I gotta admit, this is a blog post I never thought I'd write.  I never thought I'd make two videos out of the experience, and I really didn't think any of this would come together....but I always hoped it would.

When I switched from Nikon to Sony it angered a good amount of people out there.  My chief and most vocal critic on the matter was Ken Wheeler, the Angry Photographer as he's known on Youtube.  You can go back and search for all the videos related to this subject that have been created over the last two years, but suffice it to say that me getting Ken to agree to shoot was not something many people out there saw happening.

I reached out to Ken while I was on the East Coast teaching workshops in Washington, DC and West Virginia.  Ken lives in Lexington, Kentucky so getting down to see him from West Virginia was feasible.  It required about $1000 in expenses, but I felt the opportunity was worth it to meet the man face to face that has railed against me and Sony for years now.

When I reached out to Ken he was very hospitable.  He accepted my offer to come down there and meet and seemed pretty excited about the prospect as well.  We agreed to meet at his local camera store in town called Murphy's Camera.  Don Baker and the team there were very welcoming and allowed us to shoot our first video together in the store.  This was filmed with no crew.  I set up 3 cameras on tripods and filmed it in 4K using the A9, A7Rii, and the A7Sii.  I felt that having no crew there would make Ken feel more comfortable since he wasn't using to having a crew watching him like I am.  Take a look below to view this initial conversation between the two of us:

This first meeting between us caught a lot of people off guard, most importantly some of our followers.  They really didn't see this meeting coming and were surprised we made it happen. The overall response however was very favorable.  Ken and I grabbed some dinner that night and then agreed to go out shooting together the following day.

We met up again at Murphy's Camera but this time we had a model and two volunteer assistants with us as well.  The two assistants are followers of mine who were local in the Kentucky area and agreed to come down and help out.  They aren't trained videographers but nevertheless they agreed to film Ken and I during out shoot.  You guys gotta understand, this all happened SO FAST.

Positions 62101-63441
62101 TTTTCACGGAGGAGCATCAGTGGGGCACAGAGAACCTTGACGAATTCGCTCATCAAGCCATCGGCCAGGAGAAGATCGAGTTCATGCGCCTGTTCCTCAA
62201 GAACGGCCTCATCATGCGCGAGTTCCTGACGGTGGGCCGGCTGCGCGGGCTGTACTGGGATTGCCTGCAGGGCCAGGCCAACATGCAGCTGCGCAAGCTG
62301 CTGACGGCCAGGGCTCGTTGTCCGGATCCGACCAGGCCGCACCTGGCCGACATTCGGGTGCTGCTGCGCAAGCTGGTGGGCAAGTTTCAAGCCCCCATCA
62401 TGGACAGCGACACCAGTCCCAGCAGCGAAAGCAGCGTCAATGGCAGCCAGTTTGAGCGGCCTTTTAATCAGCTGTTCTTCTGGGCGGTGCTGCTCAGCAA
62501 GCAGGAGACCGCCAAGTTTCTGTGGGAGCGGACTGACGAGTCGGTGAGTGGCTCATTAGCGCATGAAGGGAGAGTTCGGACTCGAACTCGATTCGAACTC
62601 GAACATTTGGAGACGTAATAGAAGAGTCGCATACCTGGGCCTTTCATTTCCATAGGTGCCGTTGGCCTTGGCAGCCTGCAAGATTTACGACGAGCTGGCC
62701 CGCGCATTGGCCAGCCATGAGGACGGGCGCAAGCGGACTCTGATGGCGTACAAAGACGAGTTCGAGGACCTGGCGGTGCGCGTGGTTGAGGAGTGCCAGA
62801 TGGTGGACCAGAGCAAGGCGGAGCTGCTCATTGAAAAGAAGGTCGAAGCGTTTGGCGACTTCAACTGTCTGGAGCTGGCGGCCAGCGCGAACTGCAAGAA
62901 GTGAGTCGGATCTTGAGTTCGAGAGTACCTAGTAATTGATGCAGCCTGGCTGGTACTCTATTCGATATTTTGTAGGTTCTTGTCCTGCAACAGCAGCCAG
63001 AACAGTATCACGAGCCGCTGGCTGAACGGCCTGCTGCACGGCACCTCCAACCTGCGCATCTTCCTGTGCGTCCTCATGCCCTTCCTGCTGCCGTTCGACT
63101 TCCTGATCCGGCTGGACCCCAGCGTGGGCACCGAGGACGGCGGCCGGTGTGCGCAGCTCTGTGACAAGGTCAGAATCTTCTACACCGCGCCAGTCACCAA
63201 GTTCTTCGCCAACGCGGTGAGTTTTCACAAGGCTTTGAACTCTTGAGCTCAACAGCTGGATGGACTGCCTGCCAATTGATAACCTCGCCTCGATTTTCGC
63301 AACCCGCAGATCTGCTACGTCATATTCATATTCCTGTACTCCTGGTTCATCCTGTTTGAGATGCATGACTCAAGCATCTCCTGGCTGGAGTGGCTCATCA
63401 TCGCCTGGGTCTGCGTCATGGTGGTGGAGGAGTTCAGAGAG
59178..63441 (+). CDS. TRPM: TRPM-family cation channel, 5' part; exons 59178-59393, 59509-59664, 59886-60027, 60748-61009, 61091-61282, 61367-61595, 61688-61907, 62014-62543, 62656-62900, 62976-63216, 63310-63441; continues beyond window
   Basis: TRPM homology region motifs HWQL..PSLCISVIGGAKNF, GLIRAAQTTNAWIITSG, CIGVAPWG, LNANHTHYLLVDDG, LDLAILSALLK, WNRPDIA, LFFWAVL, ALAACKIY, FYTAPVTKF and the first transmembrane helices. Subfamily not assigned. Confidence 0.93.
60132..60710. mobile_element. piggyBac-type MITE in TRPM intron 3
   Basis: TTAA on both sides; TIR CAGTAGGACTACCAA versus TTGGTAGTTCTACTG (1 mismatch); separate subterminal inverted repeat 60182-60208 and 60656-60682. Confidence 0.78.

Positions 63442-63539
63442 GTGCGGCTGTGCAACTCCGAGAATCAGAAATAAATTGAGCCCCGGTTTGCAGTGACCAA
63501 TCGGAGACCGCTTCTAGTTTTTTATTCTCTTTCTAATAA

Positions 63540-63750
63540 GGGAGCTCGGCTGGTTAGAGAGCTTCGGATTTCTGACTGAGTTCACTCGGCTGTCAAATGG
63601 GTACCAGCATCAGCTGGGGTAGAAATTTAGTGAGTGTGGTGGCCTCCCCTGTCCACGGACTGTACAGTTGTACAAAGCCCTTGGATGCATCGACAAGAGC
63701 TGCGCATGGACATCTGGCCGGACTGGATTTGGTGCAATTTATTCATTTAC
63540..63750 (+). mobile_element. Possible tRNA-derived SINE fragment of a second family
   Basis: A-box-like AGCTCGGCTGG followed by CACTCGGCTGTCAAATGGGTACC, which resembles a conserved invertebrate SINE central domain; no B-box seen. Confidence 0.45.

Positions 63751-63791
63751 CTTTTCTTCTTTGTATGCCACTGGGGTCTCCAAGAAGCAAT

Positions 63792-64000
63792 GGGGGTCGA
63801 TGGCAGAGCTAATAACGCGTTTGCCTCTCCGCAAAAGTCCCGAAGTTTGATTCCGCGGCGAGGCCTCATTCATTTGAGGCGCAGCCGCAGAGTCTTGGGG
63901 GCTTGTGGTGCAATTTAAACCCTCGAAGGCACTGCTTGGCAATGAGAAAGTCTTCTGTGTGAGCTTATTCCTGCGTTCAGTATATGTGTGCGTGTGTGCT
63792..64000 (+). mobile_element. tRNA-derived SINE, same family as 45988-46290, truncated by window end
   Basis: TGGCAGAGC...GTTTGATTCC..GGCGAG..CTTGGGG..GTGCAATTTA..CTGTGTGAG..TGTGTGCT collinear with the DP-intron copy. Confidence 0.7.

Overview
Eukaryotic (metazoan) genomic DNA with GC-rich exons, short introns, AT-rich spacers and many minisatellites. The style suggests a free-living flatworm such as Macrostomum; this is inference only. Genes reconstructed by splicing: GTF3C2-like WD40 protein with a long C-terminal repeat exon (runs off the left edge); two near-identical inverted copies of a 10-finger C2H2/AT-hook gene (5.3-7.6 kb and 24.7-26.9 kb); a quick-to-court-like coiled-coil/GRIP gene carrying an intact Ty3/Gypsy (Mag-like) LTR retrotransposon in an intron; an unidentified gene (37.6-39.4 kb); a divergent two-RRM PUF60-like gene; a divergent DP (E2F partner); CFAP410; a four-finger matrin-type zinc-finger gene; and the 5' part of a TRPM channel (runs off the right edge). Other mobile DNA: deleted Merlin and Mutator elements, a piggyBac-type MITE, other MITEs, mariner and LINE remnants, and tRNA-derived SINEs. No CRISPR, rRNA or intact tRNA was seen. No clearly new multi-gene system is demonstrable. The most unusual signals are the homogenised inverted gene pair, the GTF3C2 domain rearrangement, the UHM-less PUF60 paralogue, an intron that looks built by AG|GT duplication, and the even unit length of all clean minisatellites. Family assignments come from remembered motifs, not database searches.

I called up Ken a day before I was scheduled to leave West Virginia and then a day later I was in Kentucky.  There was no time to bring my crew that I normally travel with to this event.  The model that I had with me in West Virginia needed to go home, and my permanent videographer Jason Coccio was enjoying time off to attend a wedding in California.  So we made the best of it.

I was contacted by a local model named Tiffany Williamson who lived Knoxville, Tennessee and she agreed to come out for the shoot.  You can follow her at www.instagram.com/spacekittyxd. We agreed to terms and she then made the trip out to Kentucky for the shoot.

We left Murphy's Camera and went to the Kentucky Horse Park which is just gorgeous.  Below is the video created from our shoot together:

The video and the shoot are not intended to be a shootout, but rather a mutual shoot where we shared a great day together.  I think my favorite part was watching Ken get in trouble with the cops lol.  He really was initiated into my lifestyle as that always seems to happen to me as well.  Please take a few minutes to watch the video and you'll see two former rivals share a great day together.  Below are the images that we took at the Kentucky Horse Park:

For the shoot I used the Sony A9 with the 70-200 f/2.8 Sony G Master, using natural light only. Below are the images from the shoot:

Below are the images taken by Ken.  He used the Fuji GFX using flash and natural lighting:

For what it's worth, I'd encourage anyone watching this to focus on the coming together that this event facilitated vs. any rivalry that used to exist.  It took courage for Ken to agree to meet and to come out and shoot with me knowing the world would see everything we did.  I applaud him for these efforts and thank him for acting like a gentleman during our time together.

Thank you Ken.

Maybe more in the photography industry can do the same to come together.....:)